The Telegraph
Since 1st March, 1999
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Jaitley mantra woes for Digvijay

Bhopal/Jabalpur, Nov. 23: His credibility is under strain, his caste equations have not gelled and his communication skills have faltered. Things have not panned out the way Digvijay Singh would have liked them to. But as opinion polls place the BJP ahead of the Congress, the chief minister’s party workers are hoping he will pull a rabbit out of his sleeve on polling day, December 1.

“He (Digvijay) is a pious person and has not done anything outrageous or immoral. We hope god will be merciful to him,” says Ramamurti Mishra, chief of the Jabalpur Congress, as he watches the chief minister tackle his toughest test yet.

Congressmen admit that Digvijay’s troubles began when the BJP followed Arun Jaitley’s advice to focus on “bijli, sadak, pani (power, roads and water)” and not allow his “soft” Hindutva to undermine their campaign.

Until then, the chief minister had been “able to counter the BJP on everything it raised like (the) Bhojshala (dispute) and cow slaughter. But Jaitley proved more than a match for him”, a Digvijay aide said.

Union commerce minister Jaitley, aware that development or the lack of it would be a very effective poll plank in Madhya Pradesh, has made sure that BJP chief ministerial candidate Uma Bharti focuses on little else during campaigning.

“On the economic front, there was total non-performance. Digvijay misled himself to believe that it was an either/or situation, that is either perform in the social sector or economic sector. There is no either/or,” Jaitley said. “The social sector can progress only if things happen on the economic front because economic activities generate the funds for infrastructure and social development,” he added.

Digvijay’s aides say three of his “major” achievements could still see the Congress through in rural areas, which record a higher voter turnout than cities and towns. These achievements include an enhanced devolution of grassroots power from the sarpanches and pradhans to elected samitis which have the final say on critical matters concerning expenditure, irrigation, health and education.

Another accomplishment is the waiver of electricity dues worth Rs 800 crore from farmers and dues amounting to Rs 175 crore from shanty dwellers. The third achievement is the conferring of ownership rights to grazing land on Dalits and tribals.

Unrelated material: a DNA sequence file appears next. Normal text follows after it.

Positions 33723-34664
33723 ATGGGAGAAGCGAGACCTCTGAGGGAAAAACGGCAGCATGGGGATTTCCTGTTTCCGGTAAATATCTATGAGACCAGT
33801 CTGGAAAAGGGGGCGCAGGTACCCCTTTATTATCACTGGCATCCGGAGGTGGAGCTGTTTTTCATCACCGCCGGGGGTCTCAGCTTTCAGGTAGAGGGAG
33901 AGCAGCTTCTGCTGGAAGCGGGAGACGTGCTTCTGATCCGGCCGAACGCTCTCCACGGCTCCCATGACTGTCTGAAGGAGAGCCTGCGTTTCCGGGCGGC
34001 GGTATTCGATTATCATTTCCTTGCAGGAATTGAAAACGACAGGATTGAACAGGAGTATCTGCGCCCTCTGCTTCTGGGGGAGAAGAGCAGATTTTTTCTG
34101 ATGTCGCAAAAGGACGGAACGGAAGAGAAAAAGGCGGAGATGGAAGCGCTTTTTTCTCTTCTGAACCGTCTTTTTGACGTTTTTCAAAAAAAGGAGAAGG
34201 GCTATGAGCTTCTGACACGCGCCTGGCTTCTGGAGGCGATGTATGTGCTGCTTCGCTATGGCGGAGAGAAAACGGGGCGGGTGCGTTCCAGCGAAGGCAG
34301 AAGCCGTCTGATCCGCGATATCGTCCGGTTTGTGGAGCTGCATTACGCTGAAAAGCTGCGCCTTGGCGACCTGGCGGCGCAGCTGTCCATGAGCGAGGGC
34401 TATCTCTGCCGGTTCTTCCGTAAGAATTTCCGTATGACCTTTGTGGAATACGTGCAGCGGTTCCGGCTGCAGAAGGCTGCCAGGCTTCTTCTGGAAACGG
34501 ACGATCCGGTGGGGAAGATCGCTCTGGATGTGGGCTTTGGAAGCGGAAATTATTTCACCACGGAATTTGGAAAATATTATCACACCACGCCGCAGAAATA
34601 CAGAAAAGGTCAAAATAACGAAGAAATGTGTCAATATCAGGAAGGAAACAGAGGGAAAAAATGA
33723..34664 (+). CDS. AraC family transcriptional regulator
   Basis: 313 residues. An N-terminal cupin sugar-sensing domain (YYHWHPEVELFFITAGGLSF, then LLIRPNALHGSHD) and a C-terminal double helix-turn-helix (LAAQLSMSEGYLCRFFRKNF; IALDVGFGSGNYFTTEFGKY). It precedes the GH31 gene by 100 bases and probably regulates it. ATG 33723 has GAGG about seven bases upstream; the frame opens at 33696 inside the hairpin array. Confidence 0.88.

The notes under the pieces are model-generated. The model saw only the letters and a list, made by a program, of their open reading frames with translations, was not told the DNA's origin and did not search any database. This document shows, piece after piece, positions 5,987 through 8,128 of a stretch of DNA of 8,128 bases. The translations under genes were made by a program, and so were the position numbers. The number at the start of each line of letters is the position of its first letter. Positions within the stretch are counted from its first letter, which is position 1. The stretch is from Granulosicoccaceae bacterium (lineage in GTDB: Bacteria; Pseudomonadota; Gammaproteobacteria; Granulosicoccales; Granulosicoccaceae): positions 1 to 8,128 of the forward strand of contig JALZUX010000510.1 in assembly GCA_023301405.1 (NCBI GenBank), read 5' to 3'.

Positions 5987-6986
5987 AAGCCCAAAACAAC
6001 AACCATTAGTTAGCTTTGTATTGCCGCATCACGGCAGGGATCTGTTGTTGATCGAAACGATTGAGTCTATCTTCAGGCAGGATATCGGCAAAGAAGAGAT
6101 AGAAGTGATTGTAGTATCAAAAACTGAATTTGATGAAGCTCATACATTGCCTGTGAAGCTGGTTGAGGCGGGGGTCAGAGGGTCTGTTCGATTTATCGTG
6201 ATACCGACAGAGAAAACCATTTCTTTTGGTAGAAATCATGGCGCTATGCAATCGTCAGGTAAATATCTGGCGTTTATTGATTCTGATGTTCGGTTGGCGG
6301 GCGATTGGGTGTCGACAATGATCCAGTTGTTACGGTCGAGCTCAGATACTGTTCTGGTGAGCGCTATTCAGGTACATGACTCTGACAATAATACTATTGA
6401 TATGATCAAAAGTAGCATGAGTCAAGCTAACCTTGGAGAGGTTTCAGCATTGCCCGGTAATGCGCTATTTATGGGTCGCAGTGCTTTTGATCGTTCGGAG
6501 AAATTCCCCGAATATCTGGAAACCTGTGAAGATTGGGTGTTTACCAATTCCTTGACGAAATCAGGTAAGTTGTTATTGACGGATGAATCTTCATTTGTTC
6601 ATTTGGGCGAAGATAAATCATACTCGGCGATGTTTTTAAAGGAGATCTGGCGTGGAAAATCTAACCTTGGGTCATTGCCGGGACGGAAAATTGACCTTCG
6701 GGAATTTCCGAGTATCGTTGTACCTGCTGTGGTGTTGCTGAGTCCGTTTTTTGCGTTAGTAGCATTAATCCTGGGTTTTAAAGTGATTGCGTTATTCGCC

But the BJP has rubbished them. State party chief Kailash Joshi said: “The 73rd constitutional amendment to the panchayati raj act already listed 29 powers for panchayats. Digvijay implemented only 17 and that too, half-heartedly. He packed the samitis with his men and, in any case, these exist only in tribal areas.”

During the last Assembly elections, the Congress derived full advantage from Digvijay’s move to make local elected leaders more powerful than district officials. “Now that the sarpanches and pradhans form a formidable network, they resent giving power to the samitis. Since they are the power-brokers in an election, the chief minister’s latest step could in fact go against him,” a government official said.

Even an objective assessment has it that “it is a case of too little, too late. No doubt farmers and jhuggi-jhopdi dwellers benefited from the power dues’ waiver, but even they are sceptical of his intention because they see it as a knee-jerk response to the BJP’s campaign”.

As for land rights, Joshi said: “Only those who already possessed land gained from it. The majority of the landless did not.”

Congress critics say the party’s explanation that it lost most of its operating thermal power plants to Chhattisgarh and could not make up the shortfall because of “non-cooperation” from the National Thermal Power Corporation and “bad quality” coal do not wash. A former Madhya Pradesh electricity board official said Digvijay’s “greatest” blunder was to allow a “well-connected outsider” to run the board for 10 years because “he obliged the whims and fancies of his political masters in Bhopal and Delhi and left an empty coffer”.

Digvijay resorted to belated damage control by sacking the head, but this left the board directionless. The chief secretary doubles up as its chairman currently, but has little time to resolve the power crisis.

Making matters worse is the presence of two IAS officers chosen by Digvijay who call the shots at the board instead of the technocrats.

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